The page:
Online John Iacoletti

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Re: Oswald's Jacket
« Reply #481 on: February 09, 2018, 09:40:22 PM »
Stop whining and show us some evidence that will stand up under scrutiny

Richard is a one trick pony.  Strawmen and insults.

Offline Richard Smith

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Re: Oswald's Jacket
« Reply #482 on: February 09, 2018, 09:53:15 PM »
This might come as a shock to you, Richie, but if you had paid attention you would have noticed that I have never written one post in which I advocated Oswald's innocence or guilt. I don't really care about Oswald one way or the other. I'm here for the case against him....


I'm waiting for the lightning to strike.  Let me get this one straight.  You don't "really care about Oswald one way or the other."  And have never advocated his guilt or innocence?  LOL.  You are just here night and day taking exception to every post that suggests he is guilty.  When given the choice between an obvious, common sense interpretation of the evidence that lends itself to Oswald's guilt and a wildly improbable, baseless and often laughable one that might create doubt, you go with the latter in every instance.  You are self-delusional if you believe that.  What you are is a closet CTer.  The worst kind.  Too afraid to have the courage of your convictions because you understand the inherent weakness of your case.  Thus, the lazy contrarian mentality that you don't have to prove anything.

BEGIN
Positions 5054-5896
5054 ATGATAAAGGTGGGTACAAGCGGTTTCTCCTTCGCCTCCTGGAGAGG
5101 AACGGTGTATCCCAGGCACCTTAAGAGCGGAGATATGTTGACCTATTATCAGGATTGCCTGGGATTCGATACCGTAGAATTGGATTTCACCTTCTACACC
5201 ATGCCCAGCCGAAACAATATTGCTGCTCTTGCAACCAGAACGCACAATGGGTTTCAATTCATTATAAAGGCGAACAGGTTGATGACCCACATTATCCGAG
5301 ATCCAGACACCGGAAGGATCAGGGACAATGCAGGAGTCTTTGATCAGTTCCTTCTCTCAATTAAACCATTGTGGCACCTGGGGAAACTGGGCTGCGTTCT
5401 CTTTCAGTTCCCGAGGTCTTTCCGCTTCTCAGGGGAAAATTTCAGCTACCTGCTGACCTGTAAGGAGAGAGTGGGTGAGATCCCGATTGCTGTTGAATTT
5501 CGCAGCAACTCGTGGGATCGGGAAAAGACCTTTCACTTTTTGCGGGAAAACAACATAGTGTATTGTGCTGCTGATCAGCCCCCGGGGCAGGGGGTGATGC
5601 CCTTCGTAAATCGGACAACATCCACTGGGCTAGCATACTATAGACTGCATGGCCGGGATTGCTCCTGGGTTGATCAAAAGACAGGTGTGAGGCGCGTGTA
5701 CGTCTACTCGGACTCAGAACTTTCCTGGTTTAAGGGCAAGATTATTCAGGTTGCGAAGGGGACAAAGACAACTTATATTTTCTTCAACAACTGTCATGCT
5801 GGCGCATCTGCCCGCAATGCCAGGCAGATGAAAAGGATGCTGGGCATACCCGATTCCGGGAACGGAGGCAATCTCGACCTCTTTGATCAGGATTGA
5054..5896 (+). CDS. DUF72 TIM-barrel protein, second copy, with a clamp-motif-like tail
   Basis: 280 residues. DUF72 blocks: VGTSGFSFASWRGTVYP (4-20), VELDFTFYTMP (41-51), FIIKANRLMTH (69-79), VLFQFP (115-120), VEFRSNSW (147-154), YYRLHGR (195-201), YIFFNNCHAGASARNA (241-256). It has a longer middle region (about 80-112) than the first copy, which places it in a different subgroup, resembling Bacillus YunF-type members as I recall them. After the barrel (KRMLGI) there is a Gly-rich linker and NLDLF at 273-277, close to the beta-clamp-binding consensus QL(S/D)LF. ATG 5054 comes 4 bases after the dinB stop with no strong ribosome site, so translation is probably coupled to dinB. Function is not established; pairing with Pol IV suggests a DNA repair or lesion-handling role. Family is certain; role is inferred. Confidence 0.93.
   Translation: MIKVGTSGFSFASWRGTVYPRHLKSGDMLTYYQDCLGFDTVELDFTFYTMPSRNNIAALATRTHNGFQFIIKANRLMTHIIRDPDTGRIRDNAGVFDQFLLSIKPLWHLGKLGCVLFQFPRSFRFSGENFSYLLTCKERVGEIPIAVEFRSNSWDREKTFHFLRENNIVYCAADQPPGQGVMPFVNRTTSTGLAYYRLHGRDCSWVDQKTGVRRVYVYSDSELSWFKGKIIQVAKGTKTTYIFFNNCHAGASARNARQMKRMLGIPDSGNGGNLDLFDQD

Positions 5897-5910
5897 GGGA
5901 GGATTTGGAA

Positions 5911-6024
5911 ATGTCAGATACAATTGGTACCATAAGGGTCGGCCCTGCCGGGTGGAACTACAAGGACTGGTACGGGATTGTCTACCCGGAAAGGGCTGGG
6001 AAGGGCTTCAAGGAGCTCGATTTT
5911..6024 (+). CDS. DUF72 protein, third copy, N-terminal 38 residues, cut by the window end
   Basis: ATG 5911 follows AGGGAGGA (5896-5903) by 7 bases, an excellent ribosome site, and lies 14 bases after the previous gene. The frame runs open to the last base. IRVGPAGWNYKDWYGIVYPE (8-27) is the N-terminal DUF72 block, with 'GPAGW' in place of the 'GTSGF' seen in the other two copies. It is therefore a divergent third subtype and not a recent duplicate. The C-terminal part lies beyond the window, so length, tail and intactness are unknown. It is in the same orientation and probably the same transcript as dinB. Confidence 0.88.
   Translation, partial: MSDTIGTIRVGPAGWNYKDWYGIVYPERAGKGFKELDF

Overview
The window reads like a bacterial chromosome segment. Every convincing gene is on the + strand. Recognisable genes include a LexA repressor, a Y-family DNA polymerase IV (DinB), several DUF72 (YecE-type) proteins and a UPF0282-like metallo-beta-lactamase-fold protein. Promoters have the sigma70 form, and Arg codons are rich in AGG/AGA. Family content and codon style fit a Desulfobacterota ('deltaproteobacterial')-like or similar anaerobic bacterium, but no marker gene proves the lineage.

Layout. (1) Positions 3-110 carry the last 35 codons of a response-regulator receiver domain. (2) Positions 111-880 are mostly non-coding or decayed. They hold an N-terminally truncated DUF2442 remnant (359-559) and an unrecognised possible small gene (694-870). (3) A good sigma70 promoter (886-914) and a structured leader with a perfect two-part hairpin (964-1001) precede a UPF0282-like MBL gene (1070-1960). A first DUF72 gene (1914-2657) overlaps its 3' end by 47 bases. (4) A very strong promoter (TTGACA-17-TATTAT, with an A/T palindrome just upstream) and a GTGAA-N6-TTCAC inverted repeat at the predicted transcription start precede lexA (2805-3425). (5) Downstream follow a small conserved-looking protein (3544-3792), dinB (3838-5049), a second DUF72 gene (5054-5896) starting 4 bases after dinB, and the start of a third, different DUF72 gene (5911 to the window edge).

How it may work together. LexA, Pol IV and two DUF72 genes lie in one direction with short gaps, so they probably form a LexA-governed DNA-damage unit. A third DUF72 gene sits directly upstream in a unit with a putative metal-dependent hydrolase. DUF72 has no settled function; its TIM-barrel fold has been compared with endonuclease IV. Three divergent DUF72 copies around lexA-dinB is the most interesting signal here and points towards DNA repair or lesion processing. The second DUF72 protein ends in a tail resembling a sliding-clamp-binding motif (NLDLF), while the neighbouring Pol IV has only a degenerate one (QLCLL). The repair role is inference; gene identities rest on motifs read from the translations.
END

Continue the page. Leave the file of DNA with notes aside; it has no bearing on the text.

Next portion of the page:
Online John Iacoletti

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Re: Oswald's Jacket
« Reply #483 on: February 09, 2018, 09:59:47 PM »
And when Richard says "obvious, common sense interpretation", he means his unsupported opinion.

Offline Richard Smith

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Re: Oswald's Jacket
« Reply #484 on: February 09, 2018, 10:00:27 PM »